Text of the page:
Write-Output "" | Out-File $TAKEOWNLOG -append -encoding Default
  #
  Write-Host "Fixing inheritance: $PARENTPATH$FolderItem"
  Write-Output "" | Out-File $ICACLSLOG -append -encoding Default
  Write-Output "Fixing inheritance: $PARENTPATH$FolderItem" | Out-File $ICACLSLOG -append -encoding Default
  ICACLS $PARENTPATH$FolderItem /inheritance:e | Out-File $ICACLSLOG -append -encoding Default
}
Write-Host ""
Write-Host "Creating summary log..."
Select-String -pattern "Failed" $ICACLSLOG | Out-File $ICACLSSUMMARYLOG -encoding Default
Write-Host ""
$EndDate = date
Write-Host "Started: $StartDate"
Write-Host "Ended:   $EndDate"
Write-Host ""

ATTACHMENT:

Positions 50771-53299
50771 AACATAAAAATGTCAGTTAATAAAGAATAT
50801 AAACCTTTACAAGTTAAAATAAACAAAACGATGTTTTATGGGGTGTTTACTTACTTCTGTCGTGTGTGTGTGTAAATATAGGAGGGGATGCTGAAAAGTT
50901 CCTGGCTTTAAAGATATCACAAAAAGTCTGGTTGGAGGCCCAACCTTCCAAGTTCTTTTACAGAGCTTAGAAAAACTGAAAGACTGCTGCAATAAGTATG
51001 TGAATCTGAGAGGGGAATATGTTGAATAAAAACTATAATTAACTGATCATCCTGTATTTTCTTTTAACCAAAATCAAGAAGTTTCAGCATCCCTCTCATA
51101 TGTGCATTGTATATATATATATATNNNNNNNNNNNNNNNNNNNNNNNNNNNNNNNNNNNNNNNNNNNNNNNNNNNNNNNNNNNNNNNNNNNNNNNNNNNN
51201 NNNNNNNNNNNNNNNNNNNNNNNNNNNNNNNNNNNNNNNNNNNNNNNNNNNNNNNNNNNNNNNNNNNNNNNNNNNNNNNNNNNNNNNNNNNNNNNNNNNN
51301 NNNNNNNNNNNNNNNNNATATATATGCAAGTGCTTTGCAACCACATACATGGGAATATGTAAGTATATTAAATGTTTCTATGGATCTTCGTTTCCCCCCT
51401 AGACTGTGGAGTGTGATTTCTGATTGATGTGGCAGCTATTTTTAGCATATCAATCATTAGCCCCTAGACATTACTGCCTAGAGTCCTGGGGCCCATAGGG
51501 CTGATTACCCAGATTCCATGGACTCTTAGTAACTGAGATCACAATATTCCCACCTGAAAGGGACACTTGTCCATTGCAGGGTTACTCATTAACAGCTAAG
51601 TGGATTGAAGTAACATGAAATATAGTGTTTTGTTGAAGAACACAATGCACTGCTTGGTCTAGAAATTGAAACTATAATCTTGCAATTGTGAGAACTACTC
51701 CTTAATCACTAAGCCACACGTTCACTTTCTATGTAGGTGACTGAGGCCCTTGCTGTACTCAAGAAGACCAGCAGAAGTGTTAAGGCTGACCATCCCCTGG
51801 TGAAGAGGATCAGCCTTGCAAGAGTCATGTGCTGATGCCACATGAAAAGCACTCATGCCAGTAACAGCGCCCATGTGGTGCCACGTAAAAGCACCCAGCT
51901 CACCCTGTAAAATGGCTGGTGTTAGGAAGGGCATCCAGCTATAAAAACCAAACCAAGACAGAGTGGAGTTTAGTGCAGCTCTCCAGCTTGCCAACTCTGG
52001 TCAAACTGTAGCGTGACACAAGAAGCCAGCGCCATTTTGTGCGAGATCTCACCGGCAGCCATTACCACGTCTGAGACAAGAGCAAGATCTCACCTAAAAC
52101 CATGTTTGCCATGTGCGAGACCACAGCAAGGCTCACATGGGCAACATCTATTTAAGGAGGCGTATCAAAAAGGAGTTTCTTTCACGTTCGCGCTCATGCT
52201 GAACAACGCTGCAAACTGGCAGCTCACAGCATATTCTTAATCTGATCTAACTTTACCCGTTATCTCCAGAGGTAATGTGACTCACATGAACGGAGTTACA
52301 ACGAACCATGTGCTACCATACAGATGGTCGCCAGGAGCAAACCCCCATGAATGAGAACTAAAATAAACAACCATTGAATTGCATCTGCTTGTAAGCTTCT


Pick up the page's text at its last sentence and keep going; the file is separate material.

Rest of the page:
Write-Host "...Complete!"

Enjoy!

 

 

How to fix Ownerships and Inheritance on NTFS file systems, Pt. 1…

2017-07-27T00:01:03+00:00 August 28th, 2013|Uncategorized|

Following up on Matt’s post last year, and my post about a similar-but-different situation…  I’m just taking Matt’s original notions to the next level, and making the script he described.

It all started after we ran into a situation where someone was migrating some data from one Windows server to another along with the NTFS permissions (using a 3rd-party copy tool).  It was soon discovered that all the permission inheritance was blocked at the point of the copy, and all the ownerships were set to the original owners (not desired in this case).  The company policy dictated that the administrative permissions from the parent folder must flow down, and that all ownerships for files and folders were set to the Administrators group.